When you decide to monitor your systems with Circonus, there’s quite a few options on how to collect your metrics. We believe Circonus should be a tool that does what you need, when you need it. Circonus does not force you into a specific approach or method. Since there are so many different ways to gather telemetry via Circonus, we thought we would take a moment to outline some of the different approaches.

In addition to application-specific checks, you might like to get baseline information about things like memory, CPU, file systems, and interfaces of your servers and network equipment. We’ve listed out the main options that can be used for system performance metrics below, along with a brief description and our recommendations for each. We’ve roughly ordered these based on our best practices, but the tool that should be used depends on many variables that you’ll need to take into account.

For instance, some users may prefer to use a single agent on all of their devices, which may mean that some options won’t be available. Available plugins and ability to expand should also be considered. Some agents allow Circonus to reach out to the endpoint and gather metrics, while others require the data to be pushed (these agents mention push requirements in the description below). In some cases, the language that the agent was written in can have an effect on your decision.

Standard protocols

SNMP – SNMP is a standard that has been around for years, and allows monitoring of many types of network equipment, servers, and appliances. There is a good chance you already have SNMP configured on most of your hosts, which would significantly lower the up-front setup time. You’ll need to know the OIDs you want to monitor, but check bundle templates can make this process a little easier for you.

HTTPTrap – Circonus can accept JSON payloads via an HTTP PUT or POST request. This data is not polled regularly from the Circonus Broker, but is pushed to the Broker from the monitored target. This is the easiest way to get arbitrary data into Circonus, but you’ll have to figure out where to get the data.

Third-Party agents

collectd – Collectd is a lightweight C-based tool that has a variety of plugins available for data collection. There are 2 main ways to use collectd with Circonus, either to push the information from your device over UDP (similar to statsd and HTTP Traps) or via the write_http plugin.

Gollector – Gollector is a new monitoring agent that relies on the proc filesystem and C POSIX calls such as sysconf to determine your machine’s profile. This alleviates any performance penalty from shelling out the collection work that some other agents can have.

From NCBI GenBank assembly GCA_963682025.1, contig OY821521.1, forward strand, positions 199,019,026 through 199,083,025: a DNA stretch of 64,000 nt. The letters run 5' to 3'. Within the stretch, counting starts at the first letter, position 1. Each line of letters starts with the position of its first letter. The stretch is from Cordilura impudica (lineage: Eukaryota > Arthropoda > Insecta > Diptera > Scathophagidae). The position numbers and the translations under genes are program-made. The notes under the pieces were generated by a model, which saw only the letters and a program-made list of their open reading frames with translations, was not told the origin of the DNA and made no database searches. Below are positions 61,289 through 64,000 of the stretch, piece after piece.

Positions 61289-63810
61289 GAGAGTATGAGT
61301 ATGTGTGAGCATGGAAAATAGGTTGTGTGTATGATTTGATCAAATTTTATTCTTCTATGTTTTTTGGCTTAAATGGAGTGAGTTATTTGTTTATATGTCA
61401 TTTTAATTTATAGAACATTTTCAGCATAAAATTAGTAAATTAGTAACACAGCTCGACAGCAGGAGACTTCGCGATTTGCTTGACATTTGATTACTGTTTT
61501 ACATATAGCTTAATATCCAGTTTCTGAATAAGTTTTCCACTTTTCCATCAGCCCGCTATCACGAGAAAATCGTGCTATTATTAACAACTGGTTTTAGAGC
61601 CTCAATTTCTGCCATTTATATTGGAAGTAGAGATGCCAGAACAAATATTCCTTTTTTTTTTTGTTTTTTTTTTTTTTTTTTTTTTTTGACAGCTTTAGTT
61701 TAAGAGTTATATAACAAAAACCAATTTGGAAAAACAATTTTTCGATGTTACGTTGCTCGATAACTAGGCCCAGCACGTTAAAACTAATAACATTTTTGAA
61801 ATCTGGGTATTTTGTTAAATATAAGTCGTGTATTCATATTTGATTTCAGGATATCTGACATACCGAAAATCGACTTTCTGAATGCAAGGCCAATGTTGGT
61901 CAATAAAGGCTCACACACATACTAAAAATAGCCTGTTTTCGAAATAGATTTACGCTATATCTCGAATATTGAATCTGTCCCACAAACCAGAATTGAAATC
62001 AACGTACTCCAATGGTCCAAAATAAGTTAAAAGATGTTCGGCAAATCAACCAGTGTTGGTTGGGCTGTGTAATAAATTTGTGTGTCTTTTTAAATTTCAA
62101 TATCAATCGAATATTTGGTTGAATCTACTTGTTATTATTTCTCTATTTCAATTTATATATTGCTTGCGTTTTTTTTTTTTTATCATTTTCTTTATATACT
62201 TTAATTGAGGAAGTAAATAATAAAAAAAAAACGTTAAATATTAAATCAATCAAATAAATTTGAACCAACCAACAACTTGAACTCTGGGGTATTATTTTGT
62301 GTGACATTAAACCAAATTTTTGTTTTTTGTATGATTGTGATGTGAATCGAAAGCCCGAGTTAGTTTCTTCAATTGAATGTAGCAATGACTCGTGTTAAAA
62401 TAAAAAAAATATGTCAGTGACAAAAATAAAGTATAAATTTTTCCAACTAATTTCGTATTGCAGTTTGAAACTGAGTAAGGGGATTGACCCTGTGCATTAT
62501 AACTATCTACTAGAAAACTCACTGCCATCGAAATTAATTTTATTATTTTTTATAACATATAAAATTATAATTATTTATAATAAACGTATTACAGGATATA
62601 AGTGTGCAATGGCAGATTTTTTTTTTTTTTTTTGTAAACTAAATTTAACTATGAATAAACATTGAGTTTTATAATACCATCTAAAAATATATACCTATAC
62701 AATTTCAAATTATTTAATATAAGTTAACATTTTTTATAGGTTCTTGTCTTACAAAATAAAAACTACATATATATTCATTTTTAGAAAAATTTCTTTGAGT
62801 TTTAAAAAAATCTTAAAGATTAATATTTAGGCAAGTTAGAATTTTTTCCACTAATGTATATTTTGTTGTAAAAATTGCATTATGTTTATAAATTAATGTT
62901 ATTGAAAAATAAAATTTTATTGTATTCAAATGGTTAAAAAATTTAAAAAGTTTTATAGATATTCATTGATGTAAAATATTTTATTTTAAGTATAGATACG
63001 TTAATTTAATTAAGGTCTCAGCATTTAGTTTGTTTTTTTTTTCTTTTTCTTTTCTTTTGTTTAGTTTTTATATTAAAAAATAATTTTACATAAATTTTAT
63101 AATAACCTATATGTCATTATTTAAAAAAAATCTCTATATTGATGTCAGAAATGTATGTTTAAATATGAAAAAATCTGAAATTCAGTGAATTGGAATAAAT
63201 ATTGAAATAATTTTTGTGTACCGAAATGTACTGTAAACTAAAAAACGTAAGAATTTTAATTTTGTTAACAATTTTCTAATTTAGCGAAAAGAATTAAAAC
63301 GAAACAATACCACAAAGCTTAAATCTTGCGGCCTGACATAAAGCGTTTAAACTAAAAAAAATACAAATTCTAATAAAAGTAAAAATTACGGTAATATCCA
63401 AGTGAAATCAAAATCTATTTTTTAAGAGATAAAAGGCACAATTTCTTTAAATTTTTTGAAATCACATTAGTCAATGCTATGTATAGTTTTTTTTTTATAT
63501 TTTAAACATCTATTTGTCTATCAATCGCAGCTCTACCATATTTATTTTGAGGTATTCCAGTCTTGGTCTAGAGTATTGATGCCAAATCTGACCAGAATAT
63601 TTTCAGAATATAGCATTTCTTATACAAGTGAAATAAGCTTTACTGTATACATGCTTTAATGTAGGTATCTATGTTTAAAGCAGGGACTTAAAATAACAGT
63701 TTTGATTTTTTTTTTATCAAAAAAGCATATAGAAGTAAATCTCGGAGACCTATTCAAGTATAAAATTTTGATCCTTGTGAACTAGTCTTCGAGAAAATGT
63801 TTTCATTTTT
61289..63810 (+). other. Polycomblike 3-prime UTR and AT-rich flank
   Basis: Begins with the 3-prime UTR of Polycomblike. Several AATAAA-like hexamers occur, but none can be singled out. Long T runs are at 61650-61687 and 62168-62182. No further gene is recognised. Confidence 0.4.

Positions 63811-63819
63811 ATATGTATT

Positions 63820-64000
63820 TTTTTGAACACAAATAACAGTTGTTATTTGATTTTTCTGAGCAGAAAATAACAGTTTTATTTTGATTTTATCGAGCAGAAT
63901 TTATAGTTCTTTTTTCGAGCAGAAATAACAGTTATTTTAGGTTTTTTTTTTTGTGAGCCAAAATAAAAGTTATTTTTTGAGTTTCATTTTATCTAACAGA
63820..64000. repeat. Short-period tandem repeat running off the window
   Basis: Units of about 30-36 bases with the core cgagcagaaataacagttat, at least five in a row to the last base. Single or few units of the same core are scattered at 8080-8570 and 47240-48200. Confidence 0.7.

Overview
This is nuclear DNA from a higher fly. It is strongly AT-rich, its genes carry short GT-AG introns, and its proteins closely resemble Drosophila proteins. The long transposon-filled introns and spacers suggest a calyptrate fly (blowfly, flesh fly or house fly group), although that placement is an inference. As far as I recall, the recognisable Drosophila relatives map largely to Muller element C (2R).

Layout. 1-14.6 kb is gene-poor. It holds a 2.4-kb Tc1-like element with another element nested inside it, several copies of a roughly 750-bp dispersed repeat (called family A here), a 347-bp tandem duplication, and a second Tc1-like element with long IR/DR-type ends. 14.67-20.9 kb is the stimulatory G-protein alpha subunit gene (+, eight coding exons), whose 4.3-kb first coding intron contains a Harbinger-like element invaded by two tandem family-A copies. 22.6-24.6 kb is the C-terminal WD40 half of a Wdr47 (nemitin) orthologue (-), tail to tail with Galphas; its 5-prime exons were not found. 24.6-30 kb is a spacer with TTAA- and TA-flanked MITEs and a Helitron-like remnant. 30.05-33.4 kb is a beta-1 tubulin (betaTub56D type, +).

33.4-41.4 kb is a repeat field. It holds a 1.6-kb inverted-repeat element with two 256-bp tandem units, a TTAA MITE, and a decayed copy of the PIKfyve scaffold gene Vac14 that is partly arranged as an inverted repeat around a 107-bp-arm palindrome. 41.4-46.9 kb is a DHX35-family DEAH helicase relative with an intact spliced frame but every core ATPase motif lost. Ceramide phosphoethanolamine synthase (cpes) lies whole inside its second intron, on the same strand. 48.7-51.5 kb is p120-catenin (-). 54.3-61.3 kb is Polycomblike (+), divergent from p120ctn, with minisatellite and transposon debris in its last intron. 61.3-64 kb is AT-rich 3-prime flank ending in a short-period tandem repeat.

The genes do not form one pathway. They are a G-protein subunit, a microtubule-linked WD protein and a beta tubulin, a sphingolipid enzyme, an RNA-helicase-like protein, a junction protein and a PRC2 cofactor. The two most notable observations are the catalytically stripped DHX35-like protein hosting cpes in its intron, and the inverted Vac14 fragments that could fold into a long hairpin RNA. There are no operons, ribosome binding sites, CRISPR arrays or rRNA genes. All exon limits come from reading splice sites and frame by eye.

NRPE – Circonus can utilize existing NRPE checks from your Nagios or Icinga installation. NRPE allows you to remotely call Nagios scripts to collect information. If you want to monitor a non-standard metric, there’s probably a Nagios script for it.

statsd – Similar to an HTTP Trap, statsd allows your hosts to send information to Circonus Enterprise Brokers, rather than the Broker reaching out to the host to poll it. One downside is that this information cannot be played in real-time, but it can be useful for metrics that may not have regular intervals of available information or are particularly high volume.

Internally-developed agents

nad – Nad is a lightweight, simply managed host agent written in Node.js. Nad is the first choice of Circonus due to its easy extensibility and its ability to work on almost any platform, including Windows, RHEL, Ubuntu, and illumos derivatives. Nad comes with enough plugins to let you monitor any of the basics, while allowing you to add your own checks to fit your environment.

Resmon – Resmon is a Perl-based agent created by OmniTI. New modules can be created quickly and easily, but must be written in Perl; that’s a make it or break it factor for many.

Windows Agent – If you’d rather not use nad on your Windows servers, there is a Windows agent that can be used to collect performance metrics from Windows servers.

Which is right for me?

The choice of agent to use depends on many factors. Current operating system, existing monitoring setup, and network layout can all have an effect on which agent you choose. You may also need to incorporate several choices in order to best monitor your environment.

That covers the main ways to get system information into Circonus. There’s plenty of other methods of getting data, such as Google Analytics, a variety of database connections, Memcached, Varnish, NewRelic, and more. A combination of these collection types can enable you to have data on every piece of your infrastructure, so you can always find the information you need.

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